"Look here, Em," suddenly said her husband, "what about a bathe?"
"All right," Em assented.
"I'll wait here. You go and get a bathing costume."
Galahad went off and returned with two parcels. (2)
He handed one to Em.
"What's this?"
"Your bathing-dress."
"For me?" - she snorted.
"Yes. Size all right. Largest they'd got in the shop."
"Do you mean to imagine, Gally, that I'd go in in this before all that crowd?"
"Why not?" said her remarkable husband.
"But mixed bathing!"
"But it will be gloriously cool."
"And it's hot here," admitted Em with a little envy.
"Nobody will notice you among all the lot. Besides, nobody would recognise you in a bathing dress."

And Em was tempted and fell.
She had never been in the surf.
And there was a holiday air about the place, and altogether it would be daring and reckless; and she was sure she would fill her bathing-dress much better than most of those skinny, brazen scarecrows out there.

So, later, the crowd of spectators were enlivened with the view of the pudgy figure of an ex-bank clerk and incurable sentimentalist gallantly leading to the breakers the bulky and almost magnificent figure of his spouse.
But there were other bathers to look at- especially the girls in their ...

Page 441

... Canadian costumes of bright colours, with their many-hued bandana handkerchief head-dress (which, of course, they did not get wet), and the bronzed figures of the inveterate surfers- young men who cultivated browness as assiduously and as enthusiastically as a debutante cultivates her complexion.
And both men and girls (it was whispered) used a special cream which under the sun put that brown bloom upon arms and legs.
For the dream of the white Australian surfer is to be brown.

It was glorious fun in the surf, and Galahad could not persuade the happily laughing Em that she had had enough.

They advenced further out to meet the big breakers, carefully keeping within the line of the advance guard of "shark bait"- those sturdy swimmers who risked the ever present danger of th sharks and the undertow for the delight of "shooting" the long rollers.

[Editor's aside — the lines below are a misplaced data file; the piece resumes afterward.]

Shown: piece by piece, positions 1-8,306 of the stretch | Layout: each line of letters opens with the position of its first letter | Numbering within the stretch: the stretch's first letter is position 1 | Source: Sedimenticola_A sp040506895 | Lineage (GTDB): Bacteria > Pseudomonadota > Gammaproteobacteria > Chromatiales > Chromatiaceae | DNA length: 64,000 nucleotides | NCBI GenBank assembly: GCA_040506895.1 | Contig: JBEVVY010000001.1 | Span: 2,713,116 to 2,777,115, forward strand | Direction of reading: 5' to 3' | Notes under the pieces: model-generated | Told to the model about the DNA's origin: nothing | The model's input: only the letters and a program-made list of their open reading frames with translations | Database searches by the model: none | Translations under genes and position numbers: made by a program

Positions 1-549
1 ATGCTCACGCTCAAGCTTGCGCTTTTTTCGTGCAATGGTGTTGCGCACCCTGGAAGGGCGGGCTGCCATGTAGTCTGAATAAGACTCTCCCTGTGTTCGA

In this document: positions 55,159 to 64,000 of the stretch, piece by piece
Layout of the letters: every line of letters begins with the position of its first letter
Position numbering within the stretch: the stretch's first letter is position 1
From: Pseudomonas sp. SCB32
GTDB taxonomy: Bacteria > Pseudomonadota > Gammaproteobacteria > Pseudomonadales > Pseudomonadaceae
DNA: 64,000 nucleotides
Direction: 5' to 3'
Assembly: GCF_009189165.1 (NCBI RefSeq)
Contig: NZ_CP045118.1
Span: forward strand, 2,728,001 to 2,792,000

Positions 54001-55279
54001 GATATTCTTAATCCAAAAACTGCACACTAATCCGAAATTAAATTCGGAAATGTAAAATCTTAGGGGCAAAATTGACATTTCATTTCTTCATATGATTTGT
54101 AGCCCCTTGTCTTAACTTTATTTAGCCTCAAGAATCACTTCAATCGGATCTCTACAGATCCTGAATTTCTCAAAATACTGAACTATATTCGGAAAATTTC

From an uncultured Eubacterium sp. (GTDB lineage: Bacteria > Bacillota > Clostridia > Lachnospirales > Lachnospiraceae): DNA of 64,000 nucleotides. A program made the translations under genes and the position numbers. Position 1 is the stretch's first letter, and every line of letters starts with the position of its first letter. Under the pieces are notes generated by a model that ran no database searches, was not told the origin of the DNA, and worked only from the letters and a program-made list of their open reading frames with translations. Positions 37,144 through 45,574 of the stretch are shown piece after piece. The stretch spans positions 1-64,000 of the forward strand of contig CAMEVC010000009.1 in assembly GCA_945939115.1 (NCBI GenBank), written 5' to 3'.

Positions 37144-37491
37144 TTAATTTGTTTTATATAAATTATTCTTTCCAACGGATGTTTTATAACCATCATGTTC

But Galahad and Em had plenty of fun with the smaller breakers that would slap you over and roll you in the sand in a way exhilaratingly provocative.

And during one of his entreaties for Em to come out- for Em was but a happy and irresponsible child again- a larger breaker came upon them unawares and flung them in a scurry of foam and sand off their feet.
It had caught other unwary bathers too; and as Em and Galahad ruefully sat up and wiped the water from their eyes, two figures- those of a young man and a girl- that had been swept in from further out, put their heads out of the water.

There was a short stare of recognition; and then almost four simultaneous cries.

A pretty, slim girl called, "Father!"
A pudgy ex-bak clerk snorted, "Horace!"
An agonised mother spluttered, "Kathie!"
A clean-limbed young man groaned, "Mr. Jones!"

Then a second big roller scattered the group; and when Galahad and Em emerged from the foam that couple of young bathers had been whirled away into the crowd.

So Galahad knew now that Horace Lothian's mysterious "other girl"- the girl he had seen him with that evening when running for his boat- was his own pretty Kathie!

1. For biographical notes on the author, see:

2. Shelia and George Champion note an advertisement or a report in the Manly Daily 7th January 1908 and write:
"At McCarthy's new shop opposite the breakers, ladies and gentleman's surf bathing costumes and towels were offered for hire for 1d each, and it was advertised that valuables would also be looked after."
Champion: Drowning, Bathing and Life Saving (2000) page 98

Adams, Arthur H.: Galahad Jones 
The Lone Hand
214 George Street Sydney Australia
1st February 1910.

Chapter XIII: 
Galahad Goes Surfing
pages 433 to 441.

Image left:
Header illustration by 
Noman Lindsay, 
page 433.

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Geoff Cater (2008) : Arthur H. Adams : Galahad Jones Goes Surfing, 1910.